“There’s no registration deadline, but test-takers must know that by November and December if they have not registered there may not be any openings left. To ensure they can take the current version, they should do it as soon as possible.”
Those who want to take the GED® test for the first time as well as those who only lack certain parts must take the test at an official GED® Testing Center. Individuals can take the test either by computer or on paper. For details on taking the current test and information on preparation courses, contact the GED® Office in the Adult Education Division of the Department of Labor & Workforce Development 1-800-531-1515, or visit the Department’s website at http://www.tn.gov/labor-wfd/AE/.
According to the GED® Testing Service, more than a million adults nationwide have started but not finished the current GED® test. Last year, 9,159 Tennesseans earned GED® diplomas, but Tennessee still has more than 930,000 adults without a high school diploma or its equivalent.
A 64 year old Smithville woman was injured in a rollover accident Sunday afternoon on Allen Ferry Road near the Elizabeth Chapel Baptist Church.
Captain Steven Leffew of the Smithville Police Department said Mary Harris was driving east in a 1995 Ford Focus when she went off the right side of the road, struck a culvert, knocked down a speed limit sign, and overturned. The vehicle came to rest on its side at Mt Holly Cemetery. Police say Harris claims she lost control the car after taking her eyes of the road to reach for cigarettes she had dropped in the car.
Members of the Smithville Volunteer Fire Department performed extrication services to get Harris out of the vehicle. She was taken by DeKalb EMS to DeKalb Community Hospital.
Captain Leffew said Harris will be cited for violation of the financial responsibility law (no insurance).
Smithville Police investigated another accident in almost the exact same spot the day before, on Saturday.
Officer Matt Farmer said 30 year old Russell Johnson was driving east on Allen Ferry Road in a Ford Ranger pickup when he lost control and went off the right side of the road and overturned. The truck came to rest on its top near the cemetery. Johnson was injured and taken to DeKalb Community Hospital by DeKalb EMS.
County unemployment rates for April 2013 show the rate decreased in 62 counties, increased in 23, and stayed the same in ten.
Knox County had the state’s lowest major metropolitan rate of 6.4 percent, up from 6.2 percent in March. Davidson County also increased from 6.2 in March to 6.5 in April. Hamilton County was 7.5 percent, down from 7.6 percent in the previous month. Shelby County was 9.2 percent, down from 9.5 percent in March.
Tennessee’s unemployment rate for April was 8.0 percent, which increased two tenths of one percentage point from the March revised rate of 7.8 percent. The national unemployment rate for April 2013 was 7.5 percent, decreasing by one tenth of one percentage point from the previous month.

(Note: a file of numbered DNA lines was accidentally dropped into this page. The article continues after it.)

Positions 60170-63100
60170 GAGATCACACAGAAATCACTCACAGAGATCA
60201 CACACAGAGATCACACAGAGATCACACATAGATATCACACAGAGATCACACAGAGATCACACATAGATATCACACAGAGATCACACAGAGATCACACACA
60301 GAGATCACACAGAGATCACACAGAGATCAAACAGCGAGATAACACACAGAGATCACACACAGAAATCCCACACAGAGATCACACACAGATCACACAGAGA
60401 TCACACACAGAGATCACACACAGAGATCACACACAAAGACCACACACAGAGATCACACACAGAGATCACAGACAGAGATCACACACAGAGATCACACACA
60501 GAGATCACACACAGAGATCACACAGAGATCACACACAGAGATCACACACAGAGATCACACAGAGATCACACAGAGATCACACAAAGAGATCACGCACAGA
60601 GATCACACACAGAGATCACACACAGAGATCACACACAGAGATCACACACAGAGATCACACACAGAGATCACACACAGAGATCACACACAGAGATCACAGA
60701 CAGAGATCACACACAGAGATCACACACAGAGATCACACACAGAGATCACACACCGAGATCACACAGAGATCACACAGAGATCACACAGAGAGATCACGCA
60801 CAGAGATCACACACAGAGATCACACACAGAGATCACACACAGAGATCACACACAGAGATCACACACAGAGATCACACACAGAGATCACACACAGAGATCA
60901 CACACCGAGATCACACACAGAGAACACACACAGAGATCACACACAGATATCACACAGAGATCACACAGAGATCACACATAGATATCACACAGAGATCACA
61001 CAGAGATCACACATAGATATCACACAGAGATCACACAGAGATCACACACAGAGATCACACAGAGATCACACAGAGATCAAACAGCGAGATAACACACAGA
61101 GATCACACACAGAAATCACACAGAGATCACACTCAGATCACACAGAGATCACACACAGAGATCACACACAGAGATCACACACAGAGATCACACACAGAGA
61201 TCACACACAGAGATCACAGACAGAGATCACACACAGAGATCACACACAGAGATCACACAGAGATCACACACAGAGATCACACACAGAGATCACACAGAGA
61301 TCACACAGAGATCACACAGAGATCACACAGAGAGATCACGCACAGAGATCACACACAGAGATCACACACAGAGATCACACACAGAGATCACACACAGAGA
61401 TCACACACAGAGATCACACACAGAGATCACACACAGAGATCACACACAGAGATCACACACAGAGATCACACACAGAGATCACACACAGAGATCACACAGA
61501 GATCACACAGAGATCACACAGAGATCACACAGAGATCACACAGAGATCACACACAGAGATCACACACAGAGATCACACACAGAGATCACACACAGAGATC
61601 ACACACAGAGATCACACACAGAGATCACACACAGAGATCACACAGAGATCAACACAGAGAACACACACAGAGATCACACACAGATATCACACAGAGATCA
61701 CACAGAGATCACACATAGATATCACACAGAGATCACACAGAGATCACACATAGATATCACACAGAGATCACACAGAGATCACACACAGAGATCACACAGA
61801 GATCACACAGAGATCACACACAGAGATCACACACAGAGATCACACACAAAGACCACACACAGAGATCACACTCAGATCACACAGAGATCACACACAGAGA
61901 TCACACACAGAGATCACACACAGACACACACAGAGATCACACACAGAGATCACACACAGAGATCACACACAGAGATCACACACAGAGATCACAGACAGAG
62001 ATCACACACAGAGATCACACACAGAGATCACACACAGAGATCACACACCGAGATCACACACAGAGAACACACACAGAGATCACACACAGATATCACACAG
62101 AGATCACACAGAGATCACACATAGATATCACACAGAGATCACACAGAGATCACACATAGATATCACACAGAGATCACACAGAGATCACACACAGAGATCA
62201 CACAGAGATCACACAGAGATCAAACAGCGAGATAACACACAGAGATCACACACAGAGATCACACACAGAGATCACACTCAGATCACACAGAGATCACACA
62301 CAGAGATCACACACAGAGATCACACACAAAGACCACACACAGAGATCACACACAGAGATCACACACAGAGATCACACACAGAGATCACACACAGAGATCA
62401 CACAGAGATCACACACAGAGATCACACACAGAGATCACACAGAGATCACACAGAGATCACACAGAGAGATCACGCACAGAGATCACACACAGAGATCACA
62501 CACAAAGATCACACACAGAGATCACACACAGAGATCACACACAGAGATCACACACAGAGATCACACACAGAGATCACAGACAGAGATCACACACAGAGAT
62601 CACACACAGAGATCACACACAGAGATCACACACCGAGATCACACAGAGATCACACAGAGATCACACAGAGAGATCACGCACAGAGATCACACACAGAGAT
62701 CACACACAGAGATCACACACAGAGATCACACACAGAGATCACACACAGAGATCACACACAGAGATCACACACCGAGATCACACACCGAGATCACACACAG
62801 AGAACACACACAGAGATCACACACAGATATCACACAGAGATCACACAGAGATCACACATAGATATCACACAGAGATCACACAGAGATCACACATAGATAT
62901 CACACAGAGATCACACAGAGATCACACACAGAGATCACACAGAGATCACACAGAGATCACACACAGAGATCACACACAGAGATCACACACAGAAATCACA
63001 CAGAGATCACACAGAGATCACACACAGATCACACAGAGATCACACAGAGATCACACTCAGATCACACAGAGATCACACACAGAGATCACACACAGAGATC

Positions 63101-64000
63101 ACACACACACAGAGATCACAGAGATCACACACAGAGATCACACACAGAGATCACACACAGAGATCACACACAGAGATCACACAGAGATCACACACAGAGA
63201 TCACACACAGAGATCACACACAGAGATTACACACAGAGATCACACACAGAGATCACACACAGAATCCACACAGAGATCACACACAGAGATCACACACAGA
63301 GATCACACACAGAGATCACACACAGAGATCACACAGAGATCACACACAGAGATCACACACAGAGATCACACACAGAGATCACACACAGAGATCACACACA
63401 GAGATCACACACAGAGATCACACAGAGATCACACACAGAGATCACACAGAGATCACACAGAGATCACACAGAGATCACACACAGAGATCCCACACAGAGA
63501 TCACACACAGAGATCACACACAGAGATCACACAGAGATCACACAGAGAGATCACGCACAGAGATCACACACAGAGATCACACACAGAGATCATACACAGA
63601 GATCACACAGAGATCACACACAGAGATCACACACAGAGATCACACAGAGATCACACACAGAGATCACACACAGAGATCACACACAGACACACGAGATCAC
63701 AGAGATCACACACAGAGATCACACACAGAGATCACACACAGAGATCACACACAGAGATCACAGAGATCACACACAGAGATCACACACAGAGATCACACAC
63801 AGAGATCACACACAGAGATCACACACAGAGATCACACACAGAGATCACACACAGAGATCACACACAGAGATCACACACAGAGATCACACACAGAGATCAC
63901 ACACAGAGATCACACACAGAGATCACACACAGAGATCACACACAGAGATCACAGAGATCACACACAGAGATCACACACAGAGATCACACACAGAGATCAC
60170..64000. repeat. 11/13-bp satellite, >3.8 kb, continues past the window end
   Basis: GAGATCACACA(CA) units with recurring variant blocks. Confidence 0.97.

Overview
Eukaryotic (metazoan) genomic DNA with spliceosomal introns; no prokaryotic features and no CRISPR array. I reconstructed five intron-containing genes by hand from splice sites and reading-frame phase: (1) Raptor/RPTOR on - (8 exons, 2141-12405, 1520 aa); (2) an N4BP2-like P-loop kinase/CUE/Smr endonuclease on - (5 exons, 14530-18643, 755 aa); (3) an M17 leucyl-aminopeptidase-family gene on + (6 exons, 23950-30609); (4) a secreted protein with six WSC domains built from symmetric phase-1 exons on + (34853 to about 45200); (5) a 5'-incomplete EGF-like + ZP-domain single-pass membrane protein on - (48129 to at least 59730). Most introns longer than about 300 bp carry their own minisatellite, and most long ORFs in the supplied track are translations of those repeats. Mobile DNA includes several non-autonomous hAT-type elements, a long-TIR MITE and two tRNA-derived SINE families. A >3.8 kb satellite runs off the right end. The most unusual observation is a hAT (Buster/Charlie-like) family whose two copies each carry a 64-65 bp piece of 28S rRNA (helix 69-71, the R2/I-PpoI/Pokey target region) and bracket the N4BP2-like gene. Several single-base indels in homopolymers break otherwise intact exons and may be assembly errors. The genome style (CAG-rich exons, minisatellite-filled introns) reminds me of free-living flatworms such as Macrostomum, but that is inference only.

The state unemployment rate is seasonally adjusted while the county unemployment rates are not. Seasonal adjustment is a statistical technique that eliminates the influences of weather, holidays, the opening and closing of schools, and other recurring seasonal events from economic time series.
Facing a tight budget year with no tax increase, city officials are not expecting much in the way of extra spending for 2013-14. That may not be good news for the Smithville Fire Department which had hoped to add one or two new paid full time firefighters.
In their final workshop before Monday night's council meeting, the mayor and aldermen met Tuesday evening with financial consultant, Janice Plemmons-Jackson to crunch the budget numbers. Jackson said she and secretary-treasurer Hunter Hendrixson have gone over the proposed budget in recent days cutting "fluff". But with all the revisions that have been made, the city could still go slightly in the red or just break even by the end of the fiscal year. "The (proposed) general fund had a (projected) $200,000 deficit for the year," said Jackson. "Hunter and I went through and talked about taking out all the fluff, or the rounding, or the cushioning. We decided to go back to a barebones (budget). We've got the general fund tightened down as good as we can get it without eliminating positions or hours. This is a very tight budget," she said.
If emergency spending is required during the year, Jackson said the aldermen could approve budget amendments, taking money from the general fund surplus.
As for the fire department's request, Jackson said with revenue streams not keeping pace with expenses, the city would have to look for new money at some point if it added another firefighter position. "We've weeded out a lot of fluff. If you want to do it (add firefighter position), you've got surpluses that will provide some money to do it. But to know that it's a today, tomorrow, in the future and a never ending thing makes me look at revenues and other expenses and say, sometime you're going to need more revenues or you can't afford it. Right now today, yeah you can afford it but you may have to cut other things out. Revenues are pretty flat. They are not growing at the same rate that expenses are growing. That's why I'm cautious about adding new kinds of recurring things when you're not adding sources of revenue," said Jackson.